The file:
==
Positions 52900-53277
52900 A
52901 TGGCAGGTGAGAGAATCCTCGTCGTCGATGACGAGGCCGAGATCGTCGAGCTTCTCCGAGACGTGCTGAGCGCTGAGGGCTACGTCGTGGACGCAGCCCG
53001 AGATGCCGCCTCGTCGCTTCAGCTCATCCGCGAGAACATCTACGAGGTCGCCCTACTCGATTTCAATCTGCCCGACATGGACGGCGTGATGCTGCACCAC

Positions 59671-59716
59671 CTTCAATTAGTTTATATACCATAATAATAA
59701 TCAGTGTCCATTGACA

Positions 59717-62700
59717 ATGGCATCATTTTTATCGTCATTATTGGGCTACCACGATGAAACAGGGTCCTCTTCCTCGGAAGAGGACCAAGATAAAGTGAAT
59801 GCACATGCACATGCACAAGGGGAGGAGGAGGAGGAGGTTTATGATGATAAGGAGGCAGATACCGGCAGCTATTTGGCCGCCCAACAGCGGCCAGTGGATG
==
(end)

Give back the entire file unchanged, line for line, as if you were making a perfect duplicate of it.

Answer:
Positions 52900-53277
52900 A
52901 TGGCAGGTGAGAGAATCCTCGTCGTCGATGACGAGGCCGAGATCGTCGAGCTTCTCCGAGACGTGCTGAGCGCTGAGGGCTACGTCGTGGACGCAGCCCG
53001 AGATGCCGCCTCGTCGCTTCAGCTCATCCGCGAGAACATCTACGAGGTCGCCCTACTCGATTTCAATCTGCCCGACATGGACGGCGTGATGCTGCACCAC

Positions 59671-59716
59671 CTTCAATTAGTTTATATACCATAATAATAA
59701 TCAGTGTCCATTGACA

Positions 59717-62700
59717 ATGGCATCATTTTTATCGTCATTATTGGGCTACCACGATGAAACAGGGTCCTCTTCCTCGGAAGAGGACCAAGATAAAGTGAAT
59801 GCACATGCACATGCACAAGGGGAGGAGGAGGAGGAGGTTTATGATGATAAGGAGGCAGATACCGGCAGCTATTTGGCCGCCCAACAGCGGCCAGTGGATG